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Bill M.
05-31-2005, 02:46 PM
I am having a little problem with my project. It requires that one of the BS2 I/O pins output to switch an NPN transistor on. The transistor is driving a load with impedance 36 ohms and requires .333A of current. My present setup is a 220ohm resistor from the I/O pin to the Base of the transistor. The load (solenoid) is connected in series from Vcc (15V) to the Collector, and the Emitter is grounded. The problem is when I send the I/O pin high, nothing happens. When I simulated this circuit, assuming an input voltage of 5V, the Base current is less than 20mA (~18mA), and Ic is .333A as required. Is there something I am missing?

KenM
05-31-2005, 03:53 PM
Bill,

What transistor are you using? Is the hfe rating greater than 20 (probably).

A 2n3904 transistor does not have the current capability to handle a collector current of .333amps

A 2n2222A can handle the current, and your theory and choice of base resistor should work....connection problem?

For·a no brainer approach to drive your load (or any load of several amps), you might want to consider an IRL520.·A bit overkill but works flawlessly, and no messing around with calculating base resistors. Although a base resistor is not needed for this logic level mosfet, adding 220 ohms gives a level of protection for your $50 or more stamp.

Also some prefer 10k ohms from the gate to ground opposed to 100k as shown.

www.glitchbuster.com (http://www.glitchbuster.com) whom I have no affiliation......no minimums and $1.85 for shipping in the US, and good service.

Ken


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Ken

Post Edited (KenM) : 7/24/2005 7:04:35 PM GMT

Bill M.
05-31-2005, 06:41 PM
The transistor is a general purpose switching transistor. Typical hfe given is 200, and the max Ic is 800mA. I picked them up from radioshack, and the only number I could find was 276-1617.

Bean
05-31-2005, 07:08 PM
There's the problem, that transistor is rated at only 0.6 Watts. You need 5 Watts for your load (0.333Amps @ 15 Volts).
You need a bigger transistor.
Bean.

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"SX-Video·Module" Now available from Parallax for only $28.95 http://www.parallax.com/detail.asp?product_id=30012


Product web site: www.sxvm.com (http://www.sxvm.com)

"It's not getting what you want, it's wanting what you've got."
·

Beau Schwabe
05-31-2005, 10:08 PM
Don't forget the reverse biased diodes across your inductive load and transistor.

See an earlier attachment that I put together that should also apply to this application....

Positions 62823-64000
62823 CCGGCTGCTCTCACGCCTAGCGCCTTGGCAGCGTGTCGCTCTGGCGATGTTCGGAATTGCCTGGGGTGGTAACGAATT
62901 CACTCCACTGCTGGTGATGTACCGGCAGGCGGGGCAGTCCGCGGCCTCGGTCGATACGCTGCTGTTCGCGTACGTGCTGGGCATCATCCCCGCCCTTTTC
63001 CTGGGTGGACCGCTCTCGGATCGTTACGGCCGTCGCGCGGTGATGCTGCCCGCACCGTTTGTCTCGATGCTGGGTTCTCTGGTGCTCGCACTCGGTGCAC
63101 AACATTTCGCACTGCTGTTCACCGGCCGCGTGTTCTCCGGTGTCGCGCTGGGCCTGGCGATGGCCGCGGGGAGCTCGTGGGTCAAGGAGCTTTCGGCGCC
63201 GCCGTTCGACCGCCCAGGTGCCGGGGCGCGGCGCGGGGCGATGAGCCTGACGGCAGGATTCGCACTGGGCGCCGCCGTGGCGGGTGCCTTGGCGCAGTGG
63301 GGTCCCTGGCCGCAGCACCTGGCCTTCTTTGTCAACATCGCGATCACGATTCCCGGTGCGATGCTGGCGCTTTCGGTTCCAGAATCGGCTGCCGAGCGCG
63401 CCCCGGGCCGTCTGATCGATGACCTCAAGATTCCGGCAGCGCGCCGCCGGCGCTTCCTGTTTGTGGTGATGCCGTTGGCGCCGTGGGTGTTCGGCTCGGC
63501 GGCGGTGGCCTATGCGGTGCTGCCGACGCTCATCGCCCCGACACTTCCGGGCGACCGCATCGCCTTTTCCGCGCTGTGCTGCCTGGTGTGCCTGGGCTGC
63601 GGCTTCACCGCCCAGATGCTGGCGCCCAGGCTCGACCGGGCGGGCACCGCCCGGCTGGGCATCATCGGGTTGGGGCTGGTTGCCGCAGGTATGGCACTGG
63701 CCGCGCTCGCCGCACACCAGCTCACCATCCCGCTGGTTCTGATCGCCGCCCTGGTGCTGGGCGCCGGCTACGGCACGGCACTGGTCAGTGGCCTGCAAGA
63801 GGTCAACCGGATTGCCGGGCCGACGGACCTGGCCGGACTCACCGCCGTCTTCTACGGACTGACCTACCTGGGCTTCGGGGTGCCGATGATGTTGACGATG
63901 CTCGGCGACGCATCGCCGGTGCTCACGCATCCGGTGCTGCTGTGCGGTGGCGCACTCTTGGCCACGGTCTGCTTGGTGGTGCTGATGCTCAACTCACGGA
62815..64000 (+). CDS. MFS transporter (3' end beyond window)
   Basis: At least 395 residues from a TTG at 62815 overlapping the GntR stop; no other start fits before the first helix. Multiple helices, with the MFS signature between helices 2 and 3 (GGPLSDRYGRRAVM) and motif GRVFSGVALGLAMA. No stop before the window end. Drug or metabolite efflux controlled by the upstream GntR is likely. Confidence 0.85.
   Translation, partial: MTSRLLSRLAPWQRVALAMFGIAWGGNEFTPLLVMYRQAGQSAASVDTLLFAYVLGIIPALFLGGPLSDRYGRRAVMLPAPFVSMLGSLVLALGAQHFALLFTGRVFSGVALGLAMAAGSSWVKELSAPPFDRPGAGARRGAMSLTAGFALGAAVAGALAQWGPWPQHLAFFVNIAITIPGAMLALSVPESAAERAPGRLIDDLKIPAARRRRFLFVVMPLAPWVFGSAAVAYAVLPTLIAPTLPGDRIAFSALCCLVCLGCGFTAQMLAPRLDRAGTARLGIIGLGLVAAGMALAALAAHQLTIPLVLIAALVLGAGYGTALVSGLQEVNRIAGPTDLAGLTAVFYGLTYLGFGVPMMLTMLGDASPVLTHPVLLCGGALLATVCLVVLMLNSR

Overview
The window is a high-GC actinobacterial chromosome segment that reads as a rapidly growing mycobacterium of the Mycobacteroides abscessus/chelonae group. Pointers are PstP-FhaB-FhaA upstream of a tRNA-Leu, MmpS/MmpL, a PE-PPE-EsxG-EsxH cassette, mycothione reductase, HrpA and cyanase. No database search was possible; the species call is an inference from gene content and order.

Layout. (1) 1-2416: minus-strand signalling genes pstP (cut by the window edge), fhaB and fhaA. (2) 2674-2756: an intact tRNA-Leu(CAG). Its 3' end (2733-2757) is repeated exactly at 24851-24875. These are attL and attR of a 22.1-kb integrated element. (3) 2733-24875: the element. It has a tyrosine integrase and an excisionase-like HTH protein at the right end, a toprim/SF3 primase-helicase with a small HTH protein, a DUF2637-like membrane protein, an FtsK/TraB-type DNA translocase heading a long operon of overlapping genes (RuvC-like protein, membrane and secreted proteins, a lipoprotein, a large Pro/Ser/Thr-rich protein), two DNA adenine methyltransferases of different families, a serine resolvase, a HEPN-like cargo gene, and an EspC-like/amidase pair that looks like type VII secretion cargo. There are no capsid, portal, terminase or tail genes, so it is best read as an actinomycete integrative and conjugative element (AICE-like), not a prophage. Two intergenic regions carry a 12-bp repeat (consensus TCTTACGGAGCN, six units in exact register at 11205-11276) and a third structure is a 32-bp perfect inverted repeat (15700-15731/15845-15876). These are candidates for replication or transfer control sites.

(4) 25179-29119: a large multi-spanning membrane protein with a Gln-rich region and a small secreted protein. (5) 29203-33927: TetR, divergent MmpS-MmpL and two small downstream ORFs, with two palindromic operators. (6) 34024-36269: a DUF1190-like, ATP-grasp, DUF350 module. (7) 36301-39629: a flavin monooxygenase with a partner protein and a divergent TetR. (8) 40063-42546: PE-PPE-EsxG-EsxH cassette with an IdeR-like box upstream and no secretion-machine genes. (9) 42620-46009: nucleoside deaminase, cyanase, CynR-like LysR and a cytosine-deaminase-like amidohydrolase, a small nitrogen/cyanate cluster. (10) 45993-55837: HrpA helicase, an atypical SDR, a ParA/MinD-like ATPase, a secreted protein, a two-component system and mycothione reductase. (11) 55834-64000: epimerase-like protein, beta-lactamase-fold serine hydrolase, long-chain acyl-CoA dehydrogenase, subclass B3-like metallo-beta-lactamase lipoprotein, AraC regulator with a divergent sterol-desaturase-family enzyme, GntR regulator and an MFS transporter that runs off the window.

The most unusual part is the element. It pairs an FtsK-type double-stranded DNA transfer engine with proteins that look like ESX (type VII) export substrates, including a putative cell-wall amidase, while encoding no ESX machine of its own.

"Don't get HOT choosing the wrong transistor" (http://forums.parallax.com/attachment.php?attachmentid=37701)

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Beau Schwabe
Parallax IC Layout Engineer

kb2hap
05-31-2005, 10:19 PM
Hey Beau Just wanted to say Congrats on the "Parallax" designation

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DTQ

KenM
05-31-2005, 10:43 PM
Bean,

Please educate me if my thinking is messed up.....how do you come up with 5 watts? Yes the load must dissipate 5 watts, but not the transistor, yes/no?
My thoughts are:
When the transistor is off, the power consumption is 0 watts. P = IE, I = 0, P = 0
Next case, when the transistor is on the power consumption would be at most 1 watt. This is assuming there is one volt across CE. when the transistor is configured as a switch...and working likely less, about 0.7 volts.
P = 0.7 * 0.333 = 0.233 watts.
Even a worst case 1 volt CE....yeilds 1.0volts*0.333amps = 0.333watts.
We can ignore the linear region....as the transitor turns on.


Bean (Hitt Consulting) said...
There's the problem, that transistor is rated at only 0.6 Watts. You need 5 Watts for your load (0.333Amps @ 15 Volts).
You need a bigger transistor.
Bean.


Post Edited (KenM) : 5/31/2005 2:56:53 PM GMT

Bean
06-01-2005, 12:39 AM
Oops,
Your right Ken. I was thinking power handling.
As long as the transistor is saturated, your right in your calculations.
Chaulk it up to the long weekend.
Bean.

▔▔▔▔▔▔▔▔▔▔▔▔▔▔▔▔▔▔▔▔▔▔▔▔
"SX-Video·Module" Now available from Parallax for only $28.95 http://www.parallax.com/detail.asp?product_id=30012


Product web site: www.sxvm.com (http://www.sxvm.com)

"It's not getting what you want, it's wanting what you've got."
·

Bill M.
06-01-2005, 02:08 AM
Hey,

I found out what the problem was. Apparently I need a single point ground; I had been using the ground from the external power supply for the transistor, and the ground from the stamp for the stamp. It wasn't the transistor at all. Thanks anyway for your help.